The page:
As the Financial Services Institute prepares to celebrate its 10th anniversary, appropriately enough considering its advocacy efforts, by holding its FSI OneVoice annual conference in Washington, D.C., in January, Investment Advisor Editor Jamie Green caught up with FSI’s president and CEO, Dale Brown, to take a look back at its history, to assess FSI’s current state and to look ahead at where it will focus its efforts in the New Year.
Jamie Green: It’s been a busy year for FSI. You’ve added many new individual financial advisor members—750 over the past month from three different BDs—your inaugural FA Summit meeting was a success and you’ve launched a new website with a stronger focus on social media.
Dale Brown: The most important thing to remember is why we accomplished those tasks you referenced. Our members are looking to us to be their advocate—for close to 10 years now—to create a healthier regulatory environment.
From day one, our army of members has been active on the grassroots level, carrying that important message. Our membership growth is such an important part of our advocacy efforts. And our FA Summit deepened our engagement with advisors, partly by giving them tools to get them more committed.
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JG: At the recent Schwab IMPACT conference, former Senator Olympia Snowe spoke about the importance of Americans directly contacting their elected representatives to let them know what they care about. She said that during the government shutdown, polls showed that many Americans were unhappy with Congress, but she lamented the fact that too few Americans were actually contacting their congressmen to tell them that because that’s who members of Congress listen to.
DB: That’s the key to our long-term success: making sure that every member of Congress is hearing from independent financial advisors back in their districts, and to do so not on a one-off basis, but continually over time. When [members of Congress] go back to their districts, they’ll bump into these advisors in coffee shops, in churches—that’s how we’ll get significant influence on these issues.
JG: Speaking of influence, FSI has been very vocal on the Department of Labor’s proposed redefinition of fiduciary in retirement planning, and a recent survey of FSI members showed that advisors themselves were not in favor of such a redefinition. We’ve heard that Phyllis Borzi of DOL will present this redefinition by year’s end. Is that what you hear?
DB: The best information we have is that the DOL is on track to send the proposal to the Office of Management and Budget [OMB] by the end of this year. That [timing] could obviously change, but it will go to OMB first, which will have a minimum of 90 days to review [the reproposal] before it goes to the next step, which will essentially be a repeat of the public comment process that happened in 2010. We’ll get to see the reproposal in the second quarter of 2014.
JG: Any idea if the reproposal will answer FSI’s issues with the original proposal?
DB: We’ve had lots of good ongoing dialogue with the Department of Labor on the issues. That’s been a constructive process, but they’re keeping things close to the vest. Once it’s out, we’re prepared to act: First to read and understand it and analyze it, then we’ll be ready to take action.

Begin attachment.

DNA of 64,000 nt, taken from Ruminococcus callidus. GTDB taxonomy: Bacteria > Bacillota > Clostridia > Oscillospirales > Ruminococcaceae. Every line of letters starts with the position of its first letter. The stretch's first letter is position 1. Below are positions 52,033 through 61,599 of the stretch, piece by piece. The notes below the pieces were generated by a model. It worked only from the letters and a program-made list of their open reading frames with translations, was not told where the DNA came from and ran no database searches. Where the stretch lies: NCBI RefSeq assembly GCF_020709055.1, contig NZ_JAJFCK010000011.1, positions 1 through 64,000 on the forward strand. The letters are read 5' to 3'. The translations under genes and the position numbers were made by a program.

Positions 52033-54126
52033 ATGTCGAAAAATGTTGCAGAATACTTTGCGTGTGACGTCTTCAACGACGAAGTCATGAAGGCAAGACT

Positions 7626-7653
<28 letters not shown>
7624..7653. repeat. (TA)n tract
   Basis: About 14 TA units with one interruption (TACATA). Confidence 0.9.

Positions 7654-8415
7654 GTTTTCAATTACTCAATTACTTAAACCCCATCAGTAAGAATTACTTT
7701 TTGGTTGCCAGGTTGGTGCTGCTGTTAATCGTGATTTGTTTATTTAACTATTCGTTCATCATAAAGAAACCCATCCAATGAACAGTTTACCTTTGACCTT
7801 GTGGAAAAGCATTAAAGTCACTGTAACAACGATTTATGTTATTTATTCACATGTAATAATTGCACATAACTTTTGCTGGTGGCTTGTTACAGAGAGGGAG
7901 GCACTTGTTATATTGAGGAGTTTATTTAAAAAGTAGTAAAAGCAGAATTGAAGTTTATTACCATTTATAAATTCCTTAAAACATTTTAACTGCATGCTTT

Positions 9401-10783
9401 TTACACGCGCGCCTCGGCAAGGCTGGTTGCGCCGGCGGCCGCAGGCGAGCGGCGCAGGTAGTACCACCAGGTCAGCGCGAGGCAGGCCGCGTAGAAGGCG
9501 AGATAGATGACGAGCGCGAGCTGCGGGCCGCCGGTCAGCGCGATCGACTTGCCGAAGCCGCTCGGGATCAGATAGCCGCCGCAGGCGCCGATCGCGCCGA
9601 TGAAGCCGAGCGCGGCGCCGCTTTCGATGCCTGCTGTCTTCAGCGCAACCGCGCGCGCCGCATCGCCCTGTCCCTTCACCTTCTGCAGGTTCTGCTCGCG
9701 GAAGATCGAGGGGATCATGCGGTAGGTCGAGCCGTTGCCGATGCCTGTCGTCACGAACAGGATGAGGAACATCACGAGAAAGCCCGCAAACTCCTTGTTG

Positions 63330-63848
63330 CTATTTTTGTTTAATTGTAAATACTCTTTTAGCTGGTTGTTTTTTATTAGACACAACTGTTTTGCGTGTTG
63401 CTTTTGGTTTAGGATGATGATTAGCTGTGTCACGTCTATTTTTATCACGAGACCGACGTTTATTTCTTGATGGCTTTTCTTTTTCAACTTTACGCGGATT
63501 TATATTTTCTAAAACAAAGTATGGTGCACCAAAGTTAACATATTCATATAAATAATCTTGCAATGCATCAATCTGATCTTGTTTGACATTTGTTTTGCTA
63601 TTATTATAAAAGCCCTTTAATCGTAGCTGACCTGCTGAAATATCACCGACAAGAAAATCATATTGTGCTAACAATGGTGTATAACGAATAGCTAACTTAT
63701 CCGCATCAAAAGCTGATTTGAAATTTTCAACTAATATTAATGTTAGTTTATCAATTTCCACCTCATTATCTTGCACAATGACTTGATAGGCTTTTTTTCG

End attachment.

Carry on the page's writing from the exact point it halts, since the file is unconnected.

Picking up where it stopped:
JG: Going back to FSI itself, you recently announced some additions to your board of directors and leadership, including big names like Valerie Brown of Cetera, Scott Curtis of Raymond James and Amy Webber of Cambridge Investment Research. How do you get these highly accomplished people to serve?
DB: The power of FSI is that we bring together financial advisors and the executives of the firms that serve and license those advisors to get them to work together to achieve shared outcomes.
Our board reflects the diversity of our membership. The common denominator is the passionate support of the independent FA model in its various iterations. There are numerous firm sizes and ownership structures, but all in support of that key business model, which provides services to a broad cross-section of clients, especially middle American clients.
JG: Speaking of middle Americans, how important is it to FSI to monitor the performance of the stock market, the slow growth in the economy, the persistently high unemployment rate?
DB: It’s important that we understand all the external dynamics and factors, like the economy, unemployment, the markets. But think of it: 25 years ago we were talking about how critical it was to [help advisors’ clients] save for retirement, care for aging parents and do college funding planning. They’re all important for an advisor to understand, to keep her eye on all those things as well. Those fundamental dreams and desires and needs—such as honoring the generation that went before by taking care of them in their old age—haven’t changed.
JG: What about the demographics of financial advisors and their clients? We know the average advisor is in their 50s, and their clients are generally older as well. Where will the next generation of advisors come from? How will advisors attract the next generation of clients? Is your focus on social media part of where FSI fits in on these issues?
DB: The demographics of older financial advisors and clients is a hot topic with all our firms and financial advisors, as is social media. Who will be the next generation of advisors? Who will be the next generation of clients?